This is expected to change this month with the new registration plate - provided it encourages retail buyers back into the showrooms to generate the good quality part-exchanges necessary to fill empty forecourt spaces. That said, franchised dealers have also reported a lack of retail interest.
Many blame the fact that the new plate system is still not fully understood. Because of this, the latest plate doesn't instantly stand out on the drive to impress the Joneses. The loss of a familiar old system may well be having a detrimental impact on sales and therefore the generation of retailable part-exchanges.
There will be an injection of stock from other areas, such as ex-daily rental cars, as hire firms replace stock with the latest plate. But these cars are only enough to satisfy a small portion of the market.
However, Motability cars are now offering opportunities once enjoyed only by the supplying dealer. These cars are of a reasonable age, with sensible mileage and a service history. These are starting to have an impact on ex-fleet cars, as buyers would always prefer a more retailable car than a high-mileage one. Good CAP clean ex-fleet cars will always find buyers - the rest are becoming hard work.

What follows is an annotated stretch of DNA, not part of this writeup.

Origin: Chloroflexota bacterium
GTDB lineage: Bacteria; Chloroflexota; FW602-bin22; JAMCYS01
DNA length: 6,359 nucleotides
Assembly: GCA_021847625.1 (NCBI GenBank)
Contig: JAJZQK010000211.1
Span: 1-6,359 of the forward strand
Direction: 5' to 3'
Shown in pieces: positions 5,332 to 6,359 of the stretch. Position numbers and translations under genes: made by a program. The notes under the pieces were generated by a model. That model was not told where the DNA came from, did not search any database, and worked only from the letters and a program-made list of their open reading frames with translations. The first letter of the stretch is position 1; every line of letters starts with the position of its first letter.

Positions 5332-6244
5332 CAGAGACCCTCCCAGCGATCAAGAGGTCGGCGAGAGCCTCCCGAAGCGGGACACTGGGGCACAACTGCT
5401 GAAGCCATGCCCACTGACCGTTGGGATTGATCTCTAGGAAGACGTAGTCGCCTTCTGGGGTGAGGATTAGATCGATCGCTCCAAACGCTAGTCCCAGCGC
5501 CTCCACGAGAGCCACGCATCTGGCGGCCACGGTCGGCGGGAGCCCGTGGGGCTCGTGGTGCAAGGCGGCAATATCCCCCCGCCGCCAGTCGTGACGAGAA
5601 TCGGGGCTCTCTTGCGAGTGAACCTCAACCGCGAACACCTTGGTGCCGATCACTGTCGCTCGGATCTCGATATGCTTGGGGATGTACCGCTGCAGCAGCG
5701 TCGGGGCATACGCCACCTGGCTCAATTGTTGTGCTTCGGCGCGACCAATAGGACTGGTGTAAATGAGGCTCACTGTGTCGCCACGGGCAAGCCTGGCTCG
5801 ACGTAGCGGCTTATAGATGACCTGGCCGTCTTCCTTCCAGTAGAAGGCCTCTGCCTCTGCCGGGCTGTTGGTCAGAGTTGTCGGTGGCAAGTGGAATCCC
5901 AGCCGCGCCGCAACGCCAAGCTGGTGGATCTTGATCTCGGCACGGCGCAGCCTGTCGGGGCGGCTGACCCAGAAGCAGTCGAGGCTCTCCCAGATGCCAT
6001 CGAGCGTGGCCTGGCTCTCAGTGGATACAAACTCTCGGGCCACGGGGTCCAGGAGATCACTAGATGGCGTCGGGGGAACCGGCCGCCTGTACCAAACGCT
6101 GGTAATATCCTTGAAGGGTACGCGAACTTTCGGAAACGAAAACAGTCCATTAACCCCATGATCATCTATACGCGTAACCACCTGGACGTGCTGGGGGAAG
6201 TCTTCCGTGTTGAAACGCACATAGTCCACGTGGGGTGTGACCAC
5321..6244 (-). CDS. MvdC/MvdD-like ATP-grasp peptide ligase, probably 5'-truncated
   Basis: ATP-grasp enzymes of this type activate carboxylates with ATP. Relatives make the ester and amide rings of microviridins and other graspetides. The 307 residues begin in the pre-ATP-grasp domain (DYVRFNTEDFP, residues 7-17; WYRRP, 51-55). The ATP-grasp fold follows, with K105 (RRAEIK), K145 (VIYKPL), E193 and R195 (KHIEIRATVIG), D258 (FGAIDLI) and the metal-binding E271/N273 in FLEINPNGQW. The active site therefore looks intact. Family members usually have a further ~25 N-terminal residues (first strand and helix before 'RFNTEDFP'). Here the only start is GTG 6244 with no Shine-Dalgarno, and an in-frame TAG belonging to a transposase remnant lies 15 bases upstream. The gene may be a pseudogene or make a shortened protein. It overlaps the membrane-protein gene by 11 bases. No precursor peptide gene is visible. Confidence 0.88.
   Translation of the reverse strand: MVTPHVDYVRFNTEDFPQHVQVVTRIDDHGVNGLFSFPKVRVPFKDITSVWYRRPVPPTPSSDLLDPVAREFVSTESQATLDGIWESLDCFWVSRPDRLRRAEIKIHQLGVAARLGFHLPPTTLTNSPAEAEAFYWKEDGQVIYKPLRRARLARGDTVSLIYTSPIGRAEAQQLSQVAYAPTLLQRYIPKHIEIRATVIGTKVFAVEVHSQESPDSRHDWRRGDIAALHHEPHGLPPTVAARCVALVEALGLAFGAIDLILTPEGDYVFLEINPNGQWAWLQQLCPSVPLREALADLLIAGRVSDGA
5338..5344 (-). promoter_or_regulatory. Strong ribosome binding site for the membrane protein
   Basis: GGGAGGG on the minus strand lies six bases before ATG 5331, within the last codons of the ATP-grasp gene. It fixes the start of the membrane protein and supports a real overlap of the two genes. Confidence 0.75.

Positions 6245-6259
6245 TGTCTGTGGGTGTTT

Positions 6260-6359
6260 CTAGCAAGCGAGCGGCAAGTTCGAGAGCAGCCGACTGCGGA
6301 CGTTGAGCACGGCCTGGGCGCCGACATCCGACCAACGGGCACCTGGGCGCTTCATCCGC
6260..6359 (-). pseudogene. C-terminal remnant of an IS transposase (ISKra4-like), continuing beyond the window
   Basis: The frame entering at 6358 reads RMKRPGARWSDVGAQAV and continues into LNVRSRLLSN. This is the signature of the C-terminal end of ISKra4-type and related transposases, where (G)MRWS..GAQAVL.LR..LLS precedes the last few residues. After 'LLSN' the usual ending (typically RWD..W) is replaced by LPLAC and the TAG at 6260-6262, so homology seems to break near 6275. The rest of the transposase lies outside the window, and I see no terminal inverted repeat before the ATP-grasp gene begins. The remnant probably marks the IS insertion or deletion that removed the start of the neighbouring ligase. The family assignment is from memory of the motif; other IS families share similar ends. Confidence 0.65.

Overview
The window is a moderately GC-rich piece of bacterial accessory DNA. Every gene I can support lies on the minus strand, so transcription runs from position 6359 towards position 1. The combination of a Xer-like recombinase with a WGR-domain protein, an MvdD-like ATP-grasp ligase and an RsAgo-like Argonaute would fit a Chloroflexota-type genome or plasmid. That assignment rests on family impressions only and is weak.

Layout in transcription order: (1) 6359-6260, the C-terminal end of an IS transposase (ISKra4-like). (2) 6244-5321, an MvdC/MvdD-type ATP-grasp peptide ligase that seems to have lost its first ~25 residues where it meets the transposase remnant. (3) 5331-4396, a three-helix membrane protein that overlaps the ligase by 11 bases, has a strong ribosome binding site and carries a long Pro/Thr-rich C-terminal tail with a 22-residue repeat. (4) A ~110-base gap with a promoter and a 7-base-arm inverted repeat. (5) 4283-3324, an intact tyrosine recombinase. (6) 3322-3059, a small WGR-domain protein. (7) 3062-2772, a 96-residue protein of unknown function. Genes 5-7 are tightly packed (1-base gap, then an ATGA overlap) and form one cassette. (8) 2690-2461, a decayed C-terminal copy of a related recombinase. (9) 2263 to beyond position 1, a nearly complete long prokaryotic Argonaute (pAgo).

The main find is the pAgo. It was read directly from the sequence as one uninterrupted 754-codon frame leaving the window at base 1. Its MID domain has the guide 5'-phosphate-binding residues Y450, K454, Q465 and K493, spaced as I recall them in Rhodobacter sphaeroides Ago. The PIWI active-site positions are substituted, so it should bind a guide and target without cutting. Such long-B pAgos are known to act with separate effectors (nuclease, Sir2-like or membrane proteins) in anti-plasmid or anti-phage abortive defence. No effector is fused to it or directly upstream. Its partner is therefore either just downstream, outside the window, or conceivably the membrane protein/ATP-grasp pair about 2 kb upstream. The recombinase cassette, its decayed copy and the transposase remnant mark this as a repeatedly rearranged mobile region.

Over the years, the instability of the mainstream market and the risks it poses has led to some diversifying into the more prestige end, such as Audi, BMW and Mercedes. Although values tend to remain more stable, even these cars are now harder work.
BMWs and Mercedes today must have leather and climate control and Audis must be SE spec or above. This all shows just how far the retail customer has squeezed into the driving seat of the used market. Those who don't understand this will not survive.